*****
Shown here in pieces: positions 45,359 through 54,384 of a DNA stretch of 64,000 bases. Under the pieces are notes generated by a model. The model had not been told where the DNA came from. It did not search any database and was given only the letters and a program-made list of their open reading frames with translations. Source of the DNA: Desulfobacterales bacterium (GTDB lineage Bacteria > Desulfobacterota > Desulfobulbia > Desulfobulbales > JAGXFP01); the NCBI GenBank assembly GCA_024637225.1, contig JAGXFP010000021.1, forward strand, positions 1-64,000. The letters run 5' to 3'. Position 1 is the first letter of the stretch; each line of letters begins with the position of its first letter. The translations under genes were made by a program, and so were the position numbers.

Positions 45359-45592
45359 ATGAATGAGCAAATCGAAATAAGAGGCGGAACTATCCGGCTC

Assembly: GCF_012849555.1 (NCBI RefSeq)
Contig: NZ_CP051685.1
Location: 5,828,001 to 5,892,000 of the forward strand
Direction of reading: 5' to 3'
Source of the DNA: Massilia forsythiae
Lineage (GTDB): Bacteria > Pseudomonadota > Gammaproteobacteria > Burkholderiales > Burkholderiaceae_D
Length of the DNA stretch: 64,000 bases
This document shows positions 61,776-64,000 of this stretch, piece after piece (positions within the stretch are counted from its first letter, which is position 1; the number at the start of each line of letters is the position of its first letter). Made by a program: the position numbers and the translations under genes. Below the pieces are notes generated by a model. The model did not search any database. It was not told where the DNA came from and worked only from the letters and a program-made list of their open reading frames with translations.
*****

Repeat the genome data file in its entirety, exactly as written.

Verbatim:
Shown here in pieces: positions 45,359 through 54,384 of a DNA stretch of 64,000 bases. Under the pieces are notes generated by a model. The model had not been told where the DNA came from. It did not search any database and was given only the letters and a program-made list of their open reading frames with translations. Source of the DNA: Desulfobacterales bacterium (GTDB lineage Bacteria > Desulfobacterota > Desulfobulbia > Desulfobulbales > JAGXFP01); the NCBI GenBank assembly GCA_024637225.1, contig JAGXFP010000021.1, forward strand, positions 1-64,000. The letters run 5' to 3'. Position 1 is the first letter of the stretch; each line of letters begins with the position of its first letter. The translations under genes were made by a program, and so were the position numbers.

Positions 45359-45592
45359 ATGAATGAGCAAATCGAAATAAGAGGCGGAACTATCCGGCTC

Assembly: GCF_012849555.1 (NCBI RefSeq)
Contig: NZ_CP051685.1
Location: 5,828,001 to 5,892,000 of the forward strand
Direction of reading: 5' to 3'
Source of the DNA: Massilia forsythiae
Lineage (GTDB): Bacteria > Pseudomonadota > Gammaproteobacteria > Burkholderiales > Burkholderiaceae_D
Length of the DNA stretch: 64,000 bases
This document shows positions 61,776-64,000 of this stretch, piece after piece (positions within the stretch are counted from its first letter, which is position 1; the number at the start of each line of letters is the position of its first letter). Made by a program: the position numbers and the translations under genes. Below the pieces are notes generated by a model. The model did not search any database. It was not told where the DNA came from and worked only from the letters and a program-made list of their open reading frames with translations.